Presented in its original aspect ratio of 2.39:1, encoded with MPEG-4 AVC and granted a 1080p transfer, Michael Cimino's Heaven's Gate arrives on Blu-ray courtesy of Criterion.
The following text appears inside the booklet provided with this Blu-ray release:
"Because the original negative of the film was cut down to 149 minutes during its theatrical release in 1981, it could not serve as the basis for this restoration of director Michael Cimino's preferred 216-minute version. Fortunately, the long version had been preserved in the 35mm YCM color separation masters (protection elements capable of precisely reproducing the color in the negative film). Supervised by Cimino, this new digital transfer was created at Colorworks in Culver City, California, by scanning each separation element at 2K resolution on a Scanity, then digitally recombining them to reproduce the color of the original negative. In addition, slight trims and alterations were made to certain scenes and the intermission was removed, allowing the filmmaker to finally have his vision presented as he originally intended. Thousands of instances of dirt, debris, scratches, splices, warps, jitter, and flicker were manually removed using MTI's DRS and Pixel Farm's PFClean, while Image Systems' Phoenix was used for small dirt, grain, and noise reduction.
Transfer supervisors: Michael Cimino, Maria Palazzola.
Colorist: Sheri Eisenberg."
The new, restored and supervised by director Michael Cimino high-definition transfer is a thing of beauty. Anyone who has previously seen Heaven's Gate only via the R1 DVD release, which MGM produced back in 2000, is essentially going to experience an entirely different film now with the Blu-ray release. Not only are detail and clarity dramatically improved, but the film's color-scheme is very different. There are major adjustments and corrections practically everywhere. In fact, the original negative of Michael Cimino's preferred version of the film, which was severely cut for the film's 1981 release, was apparently very seriously damaged and thus could not be used for the new 2K restoration. However, the colors in the original negative were restored under the direct supervision of the director and then used to regrade the new master. Needless to say, many of the panoramic sequences which the great Vilmos Zsigmond lensed now look simply stunning. The film's unique dreamy look is now also far more consistent. The darker sequences, in particular, convey a type of depth that has always been missing from the various poor DVD releases the film has had in different regions. There are no traces of excessive sharpening or degraining. There are no serious compression issues to report in this review either. All in all, considering the condition of the elements Criterion had to work with, this new restoration and reconstruction of Heaven's Gate is indeed a tremendous accomplishment. (Note: This is a Region-A "locked" Blu-ray disc. Therefore, you must have a native Region-A or Region-Free PS3 or SA in order to access its content).
Heaven's Gate Blu-ray, Audio Quality
There is only one audio track on this Blu-ray disc: English DTS-HD Master Audio 5.1. For the record, Criterion have provided optional English SDH subtitles for the main feature. When turned on, they appear inside the image frame.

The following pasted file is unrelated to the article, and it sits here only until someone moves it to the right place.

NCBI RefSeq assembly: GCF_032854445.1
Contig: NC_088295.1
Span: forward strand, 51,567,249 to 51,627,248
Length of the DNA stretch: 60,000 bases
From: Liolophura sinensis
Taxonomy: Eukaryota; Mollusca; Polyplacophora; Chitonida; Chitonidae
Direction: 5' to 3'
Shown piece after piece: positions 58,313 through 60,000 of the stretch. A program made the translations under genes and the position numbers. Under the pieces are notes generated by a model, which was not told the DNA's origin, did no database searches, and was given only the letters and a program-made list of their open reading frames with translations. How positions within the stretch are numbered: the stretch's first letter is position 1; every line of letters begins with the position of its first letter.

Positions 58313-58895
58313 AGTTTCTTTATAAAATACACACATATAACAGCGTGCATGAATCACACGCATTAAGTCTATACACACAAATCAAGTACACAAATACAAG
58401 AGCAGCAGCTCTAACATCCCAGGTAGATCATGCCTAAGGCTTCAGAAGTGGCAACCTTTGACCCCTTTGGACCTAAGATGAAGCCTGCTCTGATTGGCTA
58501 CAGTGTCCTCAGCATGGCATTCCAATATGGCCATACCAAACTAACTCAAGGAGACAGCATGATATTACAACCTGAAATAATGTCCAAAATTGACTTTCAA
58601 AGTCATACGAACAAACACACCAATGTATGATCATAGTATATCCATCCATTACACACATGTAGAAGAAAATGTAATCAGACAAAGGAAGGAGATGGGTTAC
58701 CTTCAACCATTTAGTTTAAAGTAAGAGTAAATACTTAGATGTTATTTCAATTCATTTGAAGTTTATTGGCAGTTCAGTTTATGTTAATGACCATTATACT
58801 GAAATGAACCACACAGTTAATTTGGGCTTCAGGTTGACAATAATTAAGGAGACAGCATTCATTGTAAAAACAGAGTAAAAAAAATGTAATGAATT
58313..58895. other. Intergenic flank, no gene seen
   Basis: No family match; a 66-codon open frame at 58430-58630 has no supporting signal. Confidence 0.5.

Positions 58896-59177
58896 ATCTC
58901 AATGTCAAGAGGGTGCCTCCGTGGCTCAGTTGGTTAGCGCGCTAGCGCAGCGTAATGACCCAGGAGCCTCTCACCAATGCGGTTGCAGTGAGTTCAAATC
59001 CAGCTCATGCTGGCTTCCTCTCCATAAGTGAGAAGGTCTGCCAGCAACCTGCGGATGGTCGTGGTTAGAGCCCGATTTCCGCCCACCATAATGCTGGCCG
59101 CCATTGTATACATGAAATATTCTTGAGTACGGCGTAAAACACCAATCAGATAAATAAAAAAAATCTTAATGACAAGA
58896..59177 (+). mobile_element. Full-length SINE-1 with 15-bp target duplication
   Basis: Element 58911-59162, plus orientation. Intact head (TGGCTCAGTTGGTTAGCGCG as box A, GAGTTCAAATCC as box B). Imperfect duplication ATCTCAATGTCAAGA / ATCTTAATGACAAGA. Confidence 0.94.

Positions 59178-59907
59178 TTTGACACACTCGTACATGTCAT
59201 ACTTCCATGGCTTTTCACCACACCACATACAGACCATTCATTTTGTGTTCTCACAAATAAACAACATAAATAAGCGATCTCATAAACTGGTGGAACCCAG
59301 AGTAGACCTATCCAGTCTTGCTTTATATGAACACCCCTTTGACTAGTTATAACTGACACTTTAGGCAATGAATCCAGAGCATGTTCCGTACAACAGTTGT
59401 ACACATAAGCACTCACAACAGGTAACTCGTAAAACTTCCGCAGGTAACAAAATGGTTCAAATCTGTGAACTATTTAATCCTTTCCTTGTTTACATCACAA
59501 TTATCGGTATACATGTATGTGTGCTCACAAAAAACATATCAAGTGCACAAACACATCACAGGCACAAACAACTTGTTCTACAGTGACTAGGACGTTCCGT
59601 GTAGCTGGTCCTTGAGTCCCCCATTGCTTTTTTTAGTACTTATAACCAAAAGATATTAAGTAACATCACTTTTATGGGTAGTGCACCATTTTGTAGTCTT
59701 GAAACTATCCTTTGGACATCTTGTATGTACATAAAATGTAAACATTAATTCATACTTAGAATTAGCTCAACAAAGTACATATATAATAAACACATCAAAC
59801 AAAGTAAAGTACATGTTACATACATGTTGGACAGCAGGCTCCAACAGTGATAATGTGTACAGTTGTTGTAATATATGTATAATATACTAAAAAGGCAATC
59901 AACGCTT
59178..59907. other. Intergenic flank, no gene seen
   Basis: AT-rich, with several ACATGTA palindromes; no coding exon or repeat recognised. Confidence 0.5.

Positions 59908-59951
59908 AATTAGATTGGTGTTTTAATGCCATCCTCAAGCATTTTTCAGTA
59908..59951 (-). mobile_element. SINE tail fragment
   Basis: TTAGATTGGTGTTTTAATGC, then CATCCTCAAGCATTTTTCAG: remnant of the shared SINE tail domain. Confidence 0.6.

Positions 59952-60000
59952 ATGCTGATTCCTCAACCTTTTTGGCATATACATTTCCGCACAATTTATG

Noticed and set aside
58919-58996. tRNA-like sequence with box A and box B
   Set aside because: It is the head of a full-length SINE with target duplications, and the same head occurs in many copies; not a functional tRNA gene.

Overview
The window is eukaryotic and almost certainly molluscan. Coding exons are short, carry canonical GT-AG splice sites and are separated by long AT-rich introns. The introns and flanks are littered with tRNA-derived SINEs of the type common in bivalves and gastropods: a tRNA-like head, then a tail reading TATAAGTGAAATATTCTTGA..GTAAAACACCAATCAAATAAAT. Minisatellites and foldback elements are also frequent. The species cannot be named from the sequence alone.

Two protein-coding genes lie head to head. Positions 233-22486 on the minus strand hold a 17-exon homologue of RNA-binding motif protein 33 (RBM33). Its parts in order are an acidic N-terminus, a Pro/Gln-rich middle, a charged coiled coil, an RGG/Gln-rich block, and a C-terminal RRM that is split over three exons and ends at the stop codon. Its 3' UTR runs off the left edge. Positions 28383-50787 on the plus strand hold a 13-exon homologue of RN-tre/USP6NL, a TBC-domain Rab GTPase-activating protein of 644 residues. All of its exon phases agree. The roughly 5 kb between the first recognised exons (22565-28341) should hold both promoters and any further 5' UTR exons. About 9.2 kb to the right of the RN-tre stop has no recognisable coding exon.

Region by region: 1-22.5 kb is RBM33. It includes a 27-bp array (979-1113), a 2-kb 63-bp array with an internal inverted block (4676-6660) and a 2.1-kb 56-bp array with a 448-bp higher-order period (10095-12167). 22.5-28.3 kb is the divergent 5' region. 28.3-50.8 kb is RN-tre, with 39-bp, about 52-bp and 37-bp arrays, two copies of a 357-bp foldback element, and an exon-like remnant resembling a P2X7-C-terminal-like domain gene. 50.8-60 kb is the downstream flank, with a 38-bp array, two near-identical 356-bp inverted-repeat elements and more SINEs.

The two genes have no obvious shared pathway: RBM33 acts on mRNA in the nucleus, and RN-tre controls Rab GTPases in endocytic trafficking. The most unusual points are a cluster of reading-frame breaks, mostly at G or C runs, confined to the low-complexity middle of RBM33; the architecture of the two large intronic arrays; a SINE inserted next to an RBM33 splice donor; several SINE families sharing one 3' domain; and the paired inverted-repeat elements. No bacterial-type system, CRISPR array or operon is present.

The following text appears inside the booklet provided with this Blu-ray release:
"The new 5.1 surround soundtrack was remastered and restored at 24-bit from a 6-track magnetic mix, under the direct supervision of Cimino, with an emphasis on improving the audibility of dialog. Clicks, thumps, hiss, and him were manually removed using Pro Tools HD. Crackle was attenuated using AudioCube's integrated station."
The new lossless track, which was also supervised by Michael Cimino, also impresses. There is an excellent range of nuanced dynamics that open up the film very well. The music as well as the shootouts all get a tremendous boost. The massive battle at the end of the film, in particular, should raise some eyebrows -- not because the dynamic movement is likely to test one's audio equipment, rather because from the gunshots to the sound of falling horses to the burning wood, everything sounds incredibly real. The dialog is crisp, clean, stable, and easy to follow. Most viewers, however, will likely want to use the English subtitles as various characters speak with thick Slavic accents.
Heaven's Gate Blu-ray, Special Features and Extras
Note: All of the supplemental features are placed on Disc 2.
Heaven's Gate Blu-ray, Overall Score and Recommendation
In one of the supplemental features included on this Blu-ray release, Michael Cimino states that Criterion's new restoration and reconstruction of Heaven's Gate is a miracle. I wholeheartedly agree. This is indeed a spectacular presentation of the definitive director's cut of Heaven's Gate, a glorious film and a true masterpiece of American Cinema which has been misunderstood and undeservedly dismissed by different people during the years. If you are going to experience Heaven's Gate for the first time, I urge you to ignore reading old reviews of the film. See it, think about it and form your own opinion. VERY HIGHLY RECOMMENDED.
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Heaven's Gate Blu-ray, News and Updates
• Michael Cimino's Heaven's Gate Heading Back to French Cinemas - February 14, 2013
The newly restored version of Michael Cimino's Heaven's Gate is heading to French cinemas thanks to local distributors Carlotta Films. Fans of Cimino's controversial epic film will be able to see it starting February 27th.
• This Week on Blu-ray: November 20-27 - November 17, 2012
One of the week's most highly anticipated Blu-ray releases is also one of its most notorious: Heaven's Gate. In distributing director Michael Cimino's epic follow-up to his Academy Award-winning The Deer Hunter, the Criterion Collection is giving viewers a chance ...
• Criterion Blu-ray in November: Godard, Pasolini, Kurosawa, Cimino - August 15, 2012
The Criterion Collection has announced four titles for Blu-ray release in November. On November 6th, the independent studio will release Rashomon (Akira Kurosawa, 1950). A week later, on November 13th, it will release Weekend (Jean-Luc Godard, 1967) and Trilogy ...